The Newfrontiers conference in Brighton is now over, but for me the learning continues. It was a delight to bring my son, Henry, to hear Mark in the flesh last night. Having been away, it was good to get some time with Henry on the way there. Henry was very observant of the unusual surroundings of a Church of England church. He pointed out what seemed to him to be a typo in a Bible verse that was carved into the stone wall. It said “This do in remembrance of me.” “Dad, that should say, “Do this in remembrance of me,” he said. The ensuing conversation about differences between Bible translations made him ask, “Can you buy the original Bible today, Dad?”
On the way there, Henry wanted to eat in that great American cultural export, McDonald’s. So, having heard from Driscoll this week, and the other Sunday from Tope Koleoso, about being missional, I decided to put it into practice. Having placed my order, noticing there was no queue behind me, I had the following conversation:
Me: “So, busy today?”
Server: “No, not really.”
Me: “Who was the weirdest person you had in today?”
Server: “No one really.”
Me: “Okay then, who was the weirdest person that came in this week?”
Me: “What? Cuz I actually talked to you?”
Server: “Yep …”
He didn’t even seem to be joking. So, don’t tell anyone, but it seems like I’m officially the weirdest person in North London this week.
Last week Driscoll told us that not being anxious to talk to new people probably is “something British,” and may be why Britain isn’t very Christian! So, I guess that guy in the McDonald’s near Bethnal Green tube station needs a few more of us weirdoes going in there to actually “talk” to him. Let’s totally freak him out, shall we? Who knows he might even get saved!
On the way home Henry and I spoke about the sermon, which he had enjoyed. I checked with him about whether he wanted to come with me to the Saturday mini-conference. He said that he didn’t want to listen to preaching all day. “No boy could cope with listening to sermons all day, Dad,” he said, “well, not unless he was unusually Jesus-like, anyway!”
Last night’s intriguingly-titled meeting was held in St. James Clerkenwell. It was interesting to hear a bit more about the network Driscoll leads from Scott Thomas, it’s director, and David Fairchild, who is an Acts 29 church planter in San Diego.
Driscoll began by telling his biography briefly and then began by reading from Acts 17. He again stressed that culture always comes from the city. These missional ideas came from James David Hunter, who apparently has some papers online – if anyone knows the URL, please let me know.Cities are marked by density and diversity. Paul learns something of what Athenians are like so he can relate to them. He doesn’t change the message. Contextualization is never making Jesus relevant — it is showing who he is. We must pause and pay attention. In Brighton he saw bars open on a Wednesday and one had a sign “Sacred Thursday” and that meant that drinks were half-price. When our culture and our churches (for that’s what the bars are trying to be) say that sacred means men can get girls drunk for half-price, that’s bad news.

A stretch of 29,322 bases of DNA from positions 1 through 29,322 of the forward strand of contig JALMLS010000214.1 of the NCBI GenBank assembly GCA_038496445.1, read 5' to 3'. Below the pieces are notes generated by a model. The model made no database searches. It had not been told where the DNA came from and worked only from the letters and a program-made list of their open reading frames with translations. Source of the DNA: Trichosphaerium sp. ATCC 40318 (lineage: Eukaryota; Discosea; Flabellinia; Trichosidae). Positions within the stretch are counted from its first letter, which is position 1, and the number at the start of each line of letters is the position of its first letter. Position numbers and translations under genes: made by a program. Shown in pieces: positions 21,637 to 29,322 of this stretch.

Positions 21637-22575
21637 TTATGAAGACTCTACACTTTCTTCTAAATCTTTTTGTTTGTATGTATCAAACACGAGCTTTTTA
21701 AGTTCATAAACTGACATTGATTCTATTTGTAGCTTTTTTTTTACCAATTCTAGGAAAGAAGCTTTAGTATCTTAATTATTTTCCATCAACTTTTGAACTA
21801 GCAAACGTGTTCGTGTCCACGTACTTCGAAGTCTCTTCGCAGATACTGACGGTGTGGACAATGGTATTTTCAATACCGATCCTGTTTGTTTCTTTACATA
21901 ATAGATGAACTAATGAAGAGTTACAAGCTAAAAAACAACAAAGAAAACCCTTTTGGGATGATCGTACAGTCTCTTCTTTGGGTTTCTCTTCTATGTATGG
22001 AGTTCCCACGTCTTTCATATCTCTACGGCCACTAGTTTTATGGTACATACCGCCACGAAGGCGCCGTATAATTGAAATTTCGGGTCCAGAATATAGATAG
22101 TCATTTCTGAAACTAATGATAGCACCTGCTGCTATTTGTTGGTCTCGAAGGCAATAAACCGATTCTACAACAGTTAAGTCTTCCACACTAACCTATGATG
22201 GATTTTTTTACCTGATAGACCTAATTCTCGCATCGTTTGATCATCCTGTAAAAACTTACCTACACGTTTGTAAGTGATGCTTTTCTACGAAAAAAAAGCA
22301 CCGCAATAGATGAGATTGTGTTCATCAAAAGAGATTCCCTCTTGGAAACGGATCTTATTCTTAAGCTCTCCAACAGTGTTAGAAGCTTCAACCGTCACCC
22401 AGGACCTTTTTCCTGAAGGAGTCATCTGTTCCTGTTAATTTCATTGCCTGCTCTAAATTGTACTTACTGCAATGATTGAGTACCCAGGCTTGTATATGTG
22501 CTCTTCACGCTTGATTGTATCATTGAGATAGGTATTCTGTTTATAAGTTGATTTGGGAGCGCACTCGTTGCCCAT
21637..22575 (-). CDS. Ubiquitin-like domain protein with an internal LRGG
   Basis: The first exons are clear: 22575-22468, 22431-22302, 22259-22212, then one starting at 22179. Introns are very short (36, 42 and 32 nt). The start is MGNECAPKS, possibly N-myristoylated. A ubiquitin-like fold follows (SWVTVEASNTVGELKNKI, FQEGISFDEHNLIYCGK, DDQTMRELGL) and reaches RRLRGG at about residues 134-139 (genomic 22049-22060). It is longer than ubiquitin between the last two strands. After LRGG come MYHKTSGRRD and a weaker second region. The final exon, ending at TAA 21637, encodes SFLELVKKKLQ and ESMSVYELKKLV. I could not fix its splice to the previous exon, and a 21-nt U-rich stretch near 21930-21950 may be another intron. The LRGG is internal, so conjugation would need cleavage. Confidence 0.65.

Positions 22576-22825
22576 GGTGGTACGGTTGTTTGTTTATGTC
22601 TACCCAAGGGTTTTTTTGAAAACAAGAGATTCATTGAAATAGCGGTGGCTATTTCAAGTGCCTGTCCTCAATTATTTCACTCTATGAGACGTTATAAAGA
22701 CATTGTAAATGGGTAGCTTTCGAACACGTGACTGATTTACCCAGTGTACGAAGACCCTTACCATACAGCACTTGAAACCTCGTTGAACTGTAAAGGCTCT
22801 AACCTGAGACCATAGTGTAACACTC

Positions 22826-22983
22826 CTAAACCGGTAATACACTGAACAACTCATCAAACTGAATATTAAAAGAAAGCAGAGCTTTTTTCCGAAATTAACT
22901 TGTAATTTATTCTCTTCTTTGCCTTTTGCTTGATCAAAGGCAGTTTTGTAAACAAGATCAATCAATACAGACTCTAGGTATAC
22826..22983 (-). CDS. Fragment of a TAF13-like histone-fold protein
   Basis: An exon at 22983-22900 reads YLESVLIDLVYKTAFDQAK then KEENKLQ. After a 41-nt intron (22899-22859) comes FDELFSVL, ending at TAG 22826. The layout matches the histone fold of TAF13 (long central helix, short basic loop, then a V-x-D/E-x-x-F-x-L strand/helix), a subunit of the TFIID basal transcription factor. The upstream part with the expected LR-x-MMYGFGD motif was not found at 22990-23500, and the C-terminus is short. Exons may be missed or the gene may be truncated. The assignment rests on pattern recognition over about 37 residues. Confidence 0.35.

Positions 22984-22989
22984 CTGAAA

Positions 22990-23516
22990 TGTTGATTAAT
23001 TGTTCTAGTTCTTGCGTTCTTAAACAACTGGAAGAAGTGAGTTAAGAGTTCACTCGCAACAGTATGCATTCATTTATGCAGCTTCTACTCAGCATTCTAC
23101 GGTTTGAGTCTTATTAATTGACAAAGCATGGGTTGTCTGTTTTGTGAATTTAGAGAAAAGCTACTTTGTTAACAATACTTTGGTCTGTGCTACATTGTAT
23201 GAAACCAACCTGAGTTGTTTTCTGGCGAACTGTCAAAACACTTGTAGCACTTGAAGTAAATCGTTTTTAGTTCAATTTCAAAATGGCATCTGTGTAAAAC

Pray that God will break your heart for the city. That can only happen if you take a look around. Everybody worships something. The only question is what do they worship? Someone or something is most significant to you. Sex can be worship. Some choose that sex with their boyfriend is more important than God. When the Bible says we worship created things, one of the things it means is we worship human bodies by having sex and pornography.
Paul walks into the town alone. He was anonymous and could have given in to sin. What about us when we are alone — are we seduced by the idols or are we broken by them? In Athens, the people basically loved blogging about other blogs. What are our religions? Football is a religion — it pays loads of money, paints faces, and even shouts and screams — they are “pentecostals”. For some its their stomach. In the USA, American football and baseball are far bigger religions than Christianity.
There are three approaches to the city:
Let’s just be like them and update and modify everything to be the same. The church, then, is like a cave — the world shouts into and it echoes back. If nothing that I believe or do is wrong, then there is no point in me going to church. It’s classic liberalism.
This is just the opposite. The church becomes a safe enclave in the midst of evil, and ends up leaving the city.
This is going into the city to change it from within. Contextualize first. Try to explain it in the way people will understand. Contending is telling them they are wrong. You have to do both, but first don’t be seduced by the city yourself and love them.
What makes Jesus better than any other “god”? All the others demand that we do something for them, Jesus died for us! If we want to bring him to the cities, we have to study them, we need to show them how he is relevant. Some will scorn us. Tolerance is a myth.